Christmas is my favorite holiday, hands down, no competition. I unabashedly start brainstorming wrapping paper color themes in October, and selecting the family Christmas card design takes time and careful thought. I’m trying to convince my husband that we need matching Christmas pajamas, which of course we do not because no one does. What I’m saying is that I love this holiday and everything that comes with it. Well, mostly.
Before becoming a mother, I had heard of the elf on a shelf. Facebook friends who are moms would post pictures of a slim, smiling, slightly creepy elf apparently getting into all kinds of mischief overnight. And I’d scroll past these photos as fast as I would with anything involving Frozen; I wasn’t a parent and therefore didn’t need to know about these things. Well now that I am a parent, and the holiday season is upon us, I decided to give the elf a look.
For those unfamiliar, here’s information on the Elf on a Shelf, from the official website:
“It’s a fun-filled Christmas tradition that’s captured the hearts of children everywhere who welcome home one of Santa’s scout elves each holiday season. The magical scout elves help Santa manage his naughty and nice lists by reporting back to him at the North Pole nightly. Along with their friends, the Elf Pets® Reindeer and Elf Pets® Saint Bernard, Santa’s elves bring the spirit of the season to life!”
So, here’s what I conclude: children think this small elf is breaking into homes and stalking them. And parents are supposed to not only purchase the elf and elf accessories (like a peppermint grappling hook or tutu, I kid you not), but they also have to think of creative places to put the elf each night, possibly setting up an intricate scene that may or may not include marshmallows, candy or a Saint Bernard, inexplicably. When my son goes to bed, I almost exclusively spend time with my husband, eat ice cream, drink wine, watch TV or work. Elf scene prep is not making the cut. And I have more issues with the elf.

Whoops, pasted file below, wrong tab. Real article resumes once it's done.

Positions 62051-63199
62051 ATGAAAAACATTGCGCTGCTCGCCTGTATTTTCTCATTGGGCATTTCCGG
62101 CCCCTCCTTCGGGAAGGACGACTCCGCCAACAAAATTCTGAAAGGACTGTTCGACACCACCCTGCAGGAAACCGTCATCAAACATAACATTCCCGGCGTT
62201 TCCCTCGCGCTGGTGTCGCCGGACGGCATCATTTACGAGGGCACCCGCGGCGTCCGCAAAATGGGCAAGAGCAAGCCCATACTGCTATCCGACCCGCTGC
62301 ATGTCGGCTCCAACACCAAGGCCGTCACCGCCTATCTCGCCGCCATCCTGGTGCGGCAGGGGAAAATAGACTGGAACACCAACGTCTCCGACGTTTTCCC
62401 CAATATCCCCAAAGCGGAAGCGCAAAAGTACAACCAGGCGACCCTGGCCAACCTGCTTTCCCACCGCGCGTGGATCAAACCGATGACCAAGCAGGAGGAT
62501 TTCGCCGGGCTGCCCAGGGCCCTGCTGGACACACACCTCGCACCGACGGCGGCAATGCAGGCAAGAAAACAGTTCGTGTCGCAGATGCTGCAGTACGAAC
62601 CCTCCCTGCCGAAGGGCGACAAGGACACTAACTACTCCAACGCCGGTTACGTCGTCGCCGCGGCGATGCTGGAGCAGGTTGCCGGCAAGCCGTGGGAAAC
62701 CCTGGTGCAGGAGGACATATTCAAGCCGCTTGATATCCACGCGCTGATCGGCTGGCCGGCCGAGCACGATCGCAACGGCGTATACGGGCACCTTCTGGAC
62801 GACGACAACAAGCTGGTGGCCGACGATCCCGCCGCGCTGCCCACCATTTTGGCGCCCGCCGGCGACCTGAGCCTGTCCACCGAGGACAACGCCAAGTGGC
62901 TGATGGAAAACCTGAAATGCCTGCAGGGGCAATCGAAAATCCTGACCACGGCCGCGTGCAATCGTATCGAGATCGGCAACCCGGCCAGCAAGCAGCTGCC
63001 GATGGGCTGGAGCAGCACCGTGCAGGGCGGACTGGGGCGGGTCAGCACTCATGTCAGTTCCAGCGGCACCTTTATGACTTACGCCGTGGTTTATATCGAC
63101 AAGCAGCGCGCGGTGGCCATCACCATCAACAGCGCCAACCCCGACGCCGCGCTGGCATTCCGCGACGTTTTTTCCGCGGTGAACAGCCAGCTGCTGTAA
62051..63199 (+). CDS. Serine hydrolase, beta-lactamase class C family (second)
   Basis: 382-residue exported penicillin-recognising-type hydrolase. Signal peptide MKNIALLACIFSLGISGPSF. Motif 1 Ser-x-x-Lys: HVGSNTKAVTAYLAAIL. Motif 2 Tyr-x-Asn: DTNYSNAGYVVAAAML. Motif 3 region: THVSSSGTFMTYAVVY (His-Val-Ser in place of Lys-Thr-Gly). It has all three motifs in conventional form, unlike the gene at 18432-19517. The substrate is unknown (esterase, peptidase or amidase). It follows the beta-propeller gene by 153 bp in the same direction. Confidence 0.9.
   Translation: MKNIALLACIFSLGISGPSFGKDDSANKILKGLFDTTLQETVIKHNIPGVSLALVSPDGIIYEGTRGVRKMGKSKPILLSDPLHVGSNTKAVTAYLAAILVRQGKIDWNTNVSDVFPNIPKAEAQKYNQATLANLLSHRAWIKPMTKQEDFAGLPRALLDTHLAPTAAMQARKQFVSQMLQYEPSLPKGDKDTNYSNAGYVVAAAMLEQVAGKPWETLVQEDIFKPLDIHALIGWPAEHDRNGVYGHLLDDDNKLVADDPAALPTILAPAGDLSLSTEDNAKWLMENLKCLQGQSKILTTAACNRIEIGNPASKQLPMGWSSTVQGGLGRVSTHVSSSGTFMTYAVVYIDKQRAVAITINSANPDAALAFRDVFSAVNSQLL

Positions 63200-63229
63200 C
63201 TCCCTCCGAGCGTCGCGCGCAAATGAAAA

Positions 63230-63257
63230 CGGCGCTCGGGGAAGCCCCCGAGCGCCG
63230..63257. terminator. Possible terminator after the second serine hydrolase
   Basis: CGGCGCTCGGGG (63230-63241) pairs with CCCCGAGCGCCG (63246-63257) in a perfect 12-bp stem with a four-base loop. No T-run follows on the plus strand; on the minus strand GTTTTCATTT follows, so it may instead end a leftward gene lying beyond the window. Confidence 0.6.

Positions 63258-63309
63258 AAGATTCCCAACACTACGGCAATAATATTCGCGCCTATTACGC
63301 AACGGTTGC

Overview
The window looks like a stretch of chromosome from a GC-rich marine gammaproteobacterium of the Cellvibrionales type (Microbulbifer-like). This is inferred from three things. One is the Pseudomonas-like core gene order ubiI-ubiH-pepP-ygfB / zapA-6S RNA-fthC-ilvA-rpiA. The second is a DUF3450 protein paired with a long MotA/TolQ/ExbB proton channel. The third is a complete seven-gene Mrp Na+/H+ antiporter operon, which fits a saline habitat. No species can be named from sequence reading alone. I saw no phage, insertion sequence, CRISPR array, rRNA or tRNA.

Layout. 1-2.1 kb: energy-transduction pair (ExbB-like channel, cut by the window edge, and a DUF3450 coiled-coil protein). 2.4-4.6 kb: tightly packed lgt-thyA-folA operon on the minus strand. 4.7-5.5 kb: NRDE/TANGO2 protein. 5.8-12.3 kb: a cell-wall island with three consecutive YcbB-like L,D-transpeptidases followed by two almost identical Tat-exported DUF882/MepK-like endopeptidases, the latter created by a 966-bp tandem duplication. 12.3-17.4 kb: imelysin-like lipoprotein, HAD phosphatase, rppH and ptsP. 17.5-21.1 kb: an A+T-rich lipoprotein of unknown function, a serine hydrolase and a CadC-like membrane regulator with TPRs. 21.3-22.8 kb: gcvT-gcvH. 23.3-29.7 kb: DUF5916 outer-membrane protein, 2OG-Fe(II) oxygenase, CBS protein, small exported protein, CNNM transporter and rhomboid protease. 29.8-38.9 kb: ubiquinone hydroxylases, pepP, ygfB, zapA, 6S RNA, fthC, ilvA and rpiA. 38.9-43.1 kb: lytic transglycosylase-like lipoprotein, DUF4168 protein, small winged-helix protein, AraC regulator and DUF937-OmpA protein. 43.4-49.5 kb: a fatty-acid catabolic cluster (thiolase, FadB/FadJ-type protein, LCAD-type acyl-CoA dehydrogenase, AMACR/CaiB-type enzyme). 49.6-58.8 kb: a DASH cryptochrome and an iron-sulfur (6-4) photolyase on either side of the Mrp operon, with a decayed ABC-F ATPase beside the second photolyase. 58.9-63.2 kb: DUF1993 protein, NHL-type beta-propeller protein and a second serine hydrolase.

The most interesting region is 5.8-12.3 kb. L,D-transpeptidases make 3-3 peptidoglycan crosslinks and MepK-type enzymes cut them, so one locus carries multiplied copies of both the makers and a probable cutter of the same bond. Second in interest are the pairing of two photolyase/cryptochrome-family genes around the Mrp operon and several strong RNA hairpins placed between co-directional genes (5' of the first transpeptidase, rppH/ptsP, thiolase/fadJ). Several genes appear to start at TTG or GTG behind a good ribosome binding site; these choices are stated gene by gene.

Honestly, it sets parents up to fail. The elf reports back to Santa every night in December? I’ll bet most kids have a bad day or two, and then what? You deliver the news that the elf told Santa, and now your kid is nixed from the Nice List? Sorry, Santa’s not coming this year, kids. Or you ignore those few bad days, Santa comes as planned, and the kids infer that the elf is a pushover.
Also, don’t we have enough holiday characters? There’s Santa, of course, reindeer, Mrs. Claus, Frosty, the Grinch and the elves that work in the workshop. That’s enough, North Pole.
And finally, do kids talk about their elf with friends? How do you explain that Santa sends these elves to stalk some kids, but not others? Seems like water cooler chatter (chocolate milk chatter?) will poke some holes into this elf’s story. Now, I totally understand the whole concept of Santa visiting kids and bringing gifts presents the same issue; not every household can afford this or wants to do this. That’s why I fully support Santa not giving super expensive gifts (leave that to the parents, if they choose.
My son is too young to care about the elf on a shelf, but even when he’s old enough to possibly care, I’m telling him that Santa is always watching, and if anyone else comes into this house solely to watch him, call the police.
Go back, Elf.
Well I teach pre-k and my kids love our elf. They tell him secrets and look forward everyday to see where he is sitting. I think it is silly to do all those scenes. Who has the time? Our elf brags on how great our class is. It is a very fun positive thing in our class.
To each their own of course, but I couldn’t disagree more. In our household, it’s the most magical part of Christmas, even more so than santa or presents. When we started, it wasn’t something I took much stock in, but the kids adored it. My daughter loves when our elf shows up on Dec 1. She writes him letters often, she rushes out of bed in the morning to find him and is sad when he has to go christmas eve. As an adult, it’s silly, and there are nights I don’t wanna find a new spot for the elf. But it’s 24 days a year, and the joy it brings my kids makes it worthwhile. (You certainly don’t need to buy any accessories or go elaborate with his daily poses) They are only young for a small window of time. Their wonderment and belief in magic will give way to realities soon enough. So for now, I revel in their excitement in this wierd little elf.
I’m so glad it is so magical for you, Kathy! I, too, cherish this time in my son’s life… and I write this now, but if he asks where our elf is in a few years, I may give in. 🙂 I love the magic of the elf, I just don’t like the commercialism.
I love that idea… just having him sitting somewhere new! No scene prep, just a fun game! Perfect for that age group, too. Thanks for sharing!
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